The average residence time in the thermal desorption unit 140 will depend on a number of factors including, without limitation, the capacity of the unit, the type of thermal desorption unit, temperature, pre-treatment mixture flow rate, TLCPT and gas flow rate. However, generally, when the thermal desorption unit is a fluidized bed, the average residence time is preferably in a range from about 1 minute to about 15 minutes. More preferably, the average residence time in the fluidized bed is in a range from about 3 minutes to about 6 minutes.

As the drill cuttings are mixed, heated and agitated in the fluidized bed, agglomerates form. Drill cuttings treated in conventional processes may have (1) uncontrolled agglomeration which in turn causes caking and/or (2) significant particulates entrained in the gas exiting the thermal desorption unit. By controlling the TLCPT and using an agglomerating agent, caking is significantly reduced so that (a) there is little down-time for the equipment and (b) the HC is more completely vaporized from the drill cuttings. At the same time, the amount of particulates entrained in the outlet gas is significantly reduced, thereby significantly reducing gas treatment for particulates.

Outlet Gas Treatment Module

Outlet gas 162 exiting the thermal desorption unit 140 is fed to an Outlet Gas Treatment Module 160. The outlet gas treatment module 160 may include, without limitation, one or more processes for removing residual entrained particles, reducing the temperature of the outlet gas, condensing water vapor, and separating hydrocarbon vapor.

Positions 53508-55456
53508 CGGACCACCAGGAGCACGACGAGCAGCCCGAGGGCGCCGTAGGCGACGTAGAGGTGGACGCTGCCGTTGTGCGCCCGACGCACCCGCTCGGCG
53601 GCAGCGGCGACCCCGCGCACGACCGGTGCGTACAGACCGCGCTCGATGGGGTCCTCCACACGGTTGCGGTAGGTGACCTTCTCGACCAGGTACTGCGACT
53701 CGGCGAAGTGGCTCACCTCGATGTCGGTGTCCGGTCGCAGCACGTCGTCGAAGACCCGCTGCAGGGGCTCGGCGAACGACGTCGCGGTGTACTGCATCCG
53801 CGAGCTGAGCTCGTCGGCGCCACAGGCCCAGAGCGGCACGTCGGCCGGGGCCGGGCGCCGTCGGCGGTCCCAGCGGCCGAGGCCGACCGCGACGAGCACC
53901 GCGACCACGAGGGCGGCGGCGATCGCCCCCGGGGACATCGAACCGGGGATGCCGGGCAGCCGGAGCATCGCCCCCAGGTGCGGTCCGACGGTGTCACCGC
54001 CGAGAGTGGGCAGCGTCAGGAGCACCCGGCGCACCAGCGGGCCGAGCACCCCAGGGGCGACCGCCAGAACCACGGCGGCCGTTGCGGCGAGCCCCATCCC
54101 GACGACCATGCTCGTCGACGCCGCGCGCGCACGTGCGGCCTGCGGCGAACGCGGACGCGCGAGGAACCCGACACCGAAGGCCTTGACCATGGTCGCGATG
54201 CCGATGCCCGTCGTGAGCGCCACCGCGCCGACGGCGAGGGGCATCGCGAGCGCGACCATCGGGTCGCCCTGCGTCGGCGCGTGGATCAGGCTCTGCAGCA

Entrained particulates generally have a particle diameter in a range up to about 30 μm. One of the advantages of the inventive HC-contaminated drill cuttings treatment process is that the amount of particulates entrained in the outlet gas 162 is significantly reduced compared to conventional drill cuttings treatment processes.

Residual particulates entrained in the outlet gas 162 may be removed, for example, without limitation, by centrifugal vortex separation, cyclone separation, bag-house separation, impingement, centrifugal separation, granular-bed separation, filtration, electrostatic precipitation, inertia separation and combinations thereof.

The outlet gas 162 is preferably treated to reduce the temperature of the outlet gas 162 prior to releasing to the environment. For example, the temperature of the outlet gas 162 exiting the thermal desorption unit 140 may be in a range from about 200° C. to about 400° C. Preferably, the temperature is reduced to 100° C., preferably about 40° C., prior to releasing the gas to the atmosphere.

As the outlet gas 162 is cooled, water and HC vapor will condense. Preferably, the condensed HC is separated from water

In a preferred embodiment, the condensed and separated HC is recycled for use in the drilling operation. Because the entrained particulates are significantly reduced, as compared to conventional HC-contaminated drill cutting treatment processes, the condensed HC recovered in the outlet gas treatment module 160 has a significantly reduced solids loading. Preferably, the condensed HC has a solids loading less than about 10 wt. %, based on the total weight of the condensed HC.

In another preferred embodiment, illustrated in FIG. 2, at least a portion of the outlet gas 246 is recirculated to the thermal desorption unit 240. The outlet gas 246 is preferably recirculated after being treated (250) to remove at least some, if not all entrained particulates. If desired, HC vapor may be separated prior to recirculating the treated outlet gas 246. However, it is not necessary to condense the HC from the outlet gas prior to recirculating. Preferably, the treated outlet gas 246 is heated by a heating unit 244 prior to being recirculated to the thermal desorption unit 240.